Former Sen. Bob Smith Discusses Newt Gingrich
MELISSA BLOCK, HOST:
And I'm joined now by former Senator Bob Smith, former New Hampshire senator, who is a supporter of Newt Gingrich. Welcome, Senator Smith.
BOB SMITH: Thank you. I'm glad to be with you.
BLOCK: And let me ask you. It looks like your candidate, Newt Gingrich, is coming in at this point, anyway, based on early returns, fourth in New Hampshire. A disappointing finish?
SMITH: I didn't hear you and I didn't hear the result. Could you repeat that again?
BLOCK: Yeah, it looks at this point, with early returns, like Newt Gingrich is trailing. He's, at this point, in fourth or fifth today in New Hampshire. Is that a disappointing result for you?
SMITH: Well, of course, there's no substitute for winning. I agree with (unintelligible). But, you know, look, this is – the race is not over here. It's an endurance run. We're clearly going to go to South Carolina. There will be a huge fight there. You know, I'm hoping – if those numbers are accurate – I have not seen or heard any until you just told me. I'm on the road and I'm just, you know, working my way back to the studios to do another interview. So, you know, if it is fourth, that's the way it is, or fifth, whatever it is, I, you know, obviously we wanted to win, we fought hard. We knew that this state was going to be tougher with Mitt Romney. We understand that.
But we're going to go on to South Carolina, where I think there will be a battle – somebody is going to have to be, quote/unquote, the "conservative alternative" to Mitt Romney. And we just don't know who that's going to be at this point.
BLOCK: And Newt Gingrich said today to reporters that it would be hard to keep his campaign going if he doesn't win in South Carolina. Do you agree with that?
SMITH: Well, I'm going to let him do the talking on that. I know that I'm going to do everything I can to win South Carolina and Florida. Clearly, you know, look, the game is you have to win somewhere. I mean, you can't keep losing. You have to win, so, you know, clearly, South Carolina is high stakes for him. We know that.
BLOCK: We mentioned that Congressman Gingrich has been attacking Mitt Romney for his record with Bain Capital, for that company's performance and taking over some companies, and in some cases, laying off workers. And Mr. Gingrich has come in for some criticism about that, saying he's basically attacking free markets, attacking capitalism. Do you think that issue has gained traction with voters? It doesn't seem to have done him much good in New Hampshire.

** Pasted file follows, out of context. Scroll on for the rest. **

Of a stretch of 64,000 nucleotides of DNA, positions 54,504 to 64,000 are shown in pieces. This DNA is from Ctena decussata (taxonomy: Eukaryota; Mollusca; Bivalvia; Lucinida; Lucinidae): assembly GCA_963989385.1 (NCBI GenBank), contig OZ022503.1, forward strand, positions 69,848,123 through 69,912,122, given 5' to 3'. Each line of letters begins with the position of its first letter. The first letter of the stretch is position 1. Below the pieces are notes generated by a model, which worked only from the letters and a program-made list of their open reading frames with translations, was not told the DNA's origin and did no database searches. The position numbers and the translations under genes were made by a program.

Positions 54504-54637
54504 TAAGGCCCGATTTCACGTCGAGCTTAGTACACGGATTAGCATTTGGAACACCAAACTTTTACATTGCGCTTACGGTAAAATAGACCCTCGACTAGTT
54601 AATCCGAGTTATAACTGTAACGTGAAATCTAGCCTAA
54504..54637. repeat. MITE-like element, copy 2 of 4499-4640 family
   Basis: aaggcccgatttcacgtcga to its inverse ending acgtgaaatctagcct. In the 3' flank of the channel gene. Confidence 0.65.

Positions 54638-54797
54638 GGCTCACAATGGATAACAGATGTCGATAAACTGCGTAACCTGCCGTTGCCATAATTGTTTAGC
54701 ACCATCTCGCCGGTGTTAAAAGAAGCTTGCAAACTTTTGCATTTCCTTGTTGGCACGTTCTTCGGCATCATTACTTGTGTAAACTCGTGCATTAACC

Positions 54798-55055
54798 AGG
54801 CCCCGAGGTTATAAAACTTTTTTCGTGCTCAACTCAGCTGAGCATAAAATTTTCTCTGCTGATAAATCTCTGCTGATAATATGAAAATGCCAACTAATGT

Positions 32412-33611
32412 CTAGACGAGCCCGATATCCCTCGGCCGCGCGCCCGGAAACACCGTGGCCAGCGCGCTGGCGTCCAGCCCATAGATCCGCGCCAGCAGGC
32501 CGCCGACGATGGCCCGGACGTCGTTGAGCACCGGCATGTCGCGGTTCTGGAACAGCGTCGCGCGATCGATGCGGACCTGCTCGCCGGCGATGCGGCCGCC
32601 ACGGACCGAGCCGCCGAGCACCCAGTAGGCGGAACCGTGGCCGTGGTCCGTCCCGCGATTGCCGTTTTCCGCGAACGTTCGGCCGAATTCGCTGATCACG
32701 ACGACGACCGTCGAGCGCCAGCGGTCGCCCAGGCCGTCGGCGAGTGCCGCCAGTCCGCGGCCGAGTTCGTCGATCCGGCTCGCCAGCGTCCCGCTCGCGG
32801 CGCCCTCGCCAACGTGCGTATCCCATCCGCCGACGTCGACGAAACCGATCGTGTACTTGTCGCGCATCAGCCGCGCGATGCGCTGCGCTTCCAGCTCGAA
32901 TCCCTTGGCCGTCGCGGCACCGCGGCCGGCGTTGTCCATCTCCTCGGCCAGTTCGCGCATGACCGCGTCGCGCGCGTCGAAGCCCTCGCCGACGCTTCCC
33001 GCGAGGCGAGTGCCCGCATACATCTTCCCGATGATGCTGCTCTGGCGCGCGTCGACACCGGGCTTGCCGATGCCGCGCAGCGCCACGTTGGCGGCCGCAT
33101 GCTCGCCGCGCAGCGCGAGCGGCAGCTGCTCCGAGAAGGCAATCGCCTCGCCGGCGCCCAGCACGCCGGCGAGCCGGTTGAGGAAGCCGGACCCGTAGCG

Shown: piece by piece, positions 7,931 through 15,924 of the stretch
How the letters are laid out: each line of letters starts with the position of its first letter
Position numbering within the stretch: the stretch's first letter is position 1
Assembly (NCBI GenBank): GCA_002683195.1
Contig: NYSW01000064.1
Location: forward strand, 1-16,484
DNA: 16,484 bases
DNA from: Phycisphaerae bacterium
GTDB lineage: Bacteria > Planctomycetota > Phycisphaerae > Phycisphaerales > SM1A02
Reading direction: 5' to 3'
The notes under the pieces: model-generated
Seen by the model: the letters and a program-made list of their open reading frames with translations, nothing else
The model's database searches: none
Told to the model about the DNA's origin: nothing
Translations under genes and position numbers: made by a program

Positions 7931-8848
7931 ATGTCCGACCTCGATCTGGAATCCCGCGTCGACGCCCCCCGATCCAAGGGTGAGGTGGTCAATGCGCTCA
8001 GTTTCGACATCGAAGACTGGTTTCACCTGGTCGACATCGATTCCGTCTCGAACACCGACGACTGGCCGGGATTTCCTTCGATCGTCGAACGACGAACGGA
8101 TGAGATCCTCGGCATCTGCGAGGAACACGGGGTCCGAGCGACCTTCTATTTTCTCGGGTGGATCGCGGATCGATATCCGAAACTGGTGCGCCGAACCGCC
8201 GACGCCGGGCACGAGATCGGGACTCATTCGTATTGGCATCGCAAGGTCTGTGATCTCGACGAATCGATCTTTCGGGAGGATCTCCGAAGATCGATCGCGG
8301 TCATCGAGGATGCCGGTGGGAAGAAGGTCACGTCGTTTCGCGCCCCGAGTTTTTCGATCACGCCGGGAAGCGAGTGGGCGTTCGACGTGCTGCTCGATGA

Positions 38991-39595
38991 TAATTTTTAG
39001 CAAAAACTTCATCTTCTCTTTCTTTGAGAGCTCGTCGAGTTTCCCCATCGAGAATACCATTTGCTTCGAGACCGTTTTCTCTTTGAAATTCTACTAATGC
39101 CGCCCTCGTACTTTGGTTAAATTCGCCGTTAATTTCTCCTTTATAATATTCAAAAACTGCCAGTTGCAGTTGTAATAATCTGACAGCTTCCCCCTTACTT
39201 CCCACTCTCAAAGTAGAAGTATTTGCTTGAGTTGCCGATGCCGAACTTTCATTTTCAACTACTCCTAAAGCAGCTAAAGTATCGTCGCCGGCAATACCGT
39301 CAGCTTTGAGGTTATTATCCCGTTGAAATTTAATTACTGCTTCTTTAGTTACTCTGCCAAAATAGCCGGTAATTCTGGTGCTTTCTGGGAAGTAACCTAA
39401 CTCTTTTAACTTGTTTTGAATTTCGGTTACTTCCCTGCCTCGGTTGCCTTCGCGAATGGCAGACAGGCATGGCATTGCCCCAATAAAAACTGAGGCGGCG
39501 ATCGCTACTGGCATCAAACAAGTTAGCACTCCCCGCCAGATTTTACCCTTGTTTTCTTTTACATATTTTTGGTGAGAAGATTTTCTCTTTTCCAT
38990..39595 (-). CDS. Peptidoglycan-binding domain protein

SMITH: Well, it's hard to say. I mean, the numbers were pretty much what he polls were, if those numbers were accurate tonight. You know, this issue was – really came up as a result of a third party political expenditure, if you will, a Super PAC. You know, and that's where the term predator, predator capital, you know, predatory practices, all that evolved out of that, you know, out of that ad, which Gingrich had nothing to do with. He can't, by law. And those are the Super PACs.
And it's interesting that there were not many. Where were all the criticisms of the folks in New Hampshire who were calling, you know, for several weeks, calling Newt Gingrich a, you know, unfit, unstable, and all this, a liar and all these things when, you know, Romney wasn't doing it but, you know, it was being said by surrogates. But you move on. I mean, I don't hold any grudges on this kind of stuff. It's politics, it happens. It's unfortunate. I think Newt tried very hard to stay on the issues, you know, throughout the campaign and people started attacking him and he came back.
I don't, as far as Bain, you know, I think the real issue here – no one has said this but I believe this is more about - you know, when you go to South Carolina, the average guy on the street, when you talk about leveraged buyouts and, you know, and all these kinds of terms, you know, and hedge funds and all these things, these people are trying to make a living. They're trying to, you know, feed their families. And I think that this is typical of establishment Republican politics. Yes, it's capitalism, certainly, I agree. But – and it's nothing – I don't think there's necessarily, it's evil. But, I mean, it's capitalism. But it's capitalism at the upper levels, the Wall Street levels rather than Main Street. And I think that we need to be talking to the folks on Main Street.
BLOCK: Okay, Senator Smith, thanks for being with us.
SMITH: You're welcome.
BLOCK: That's former New Hampshire Senator Bob Smith, a supporter of Newt Gingrich. Transcript provided by NPR, Copyright National Public Radio.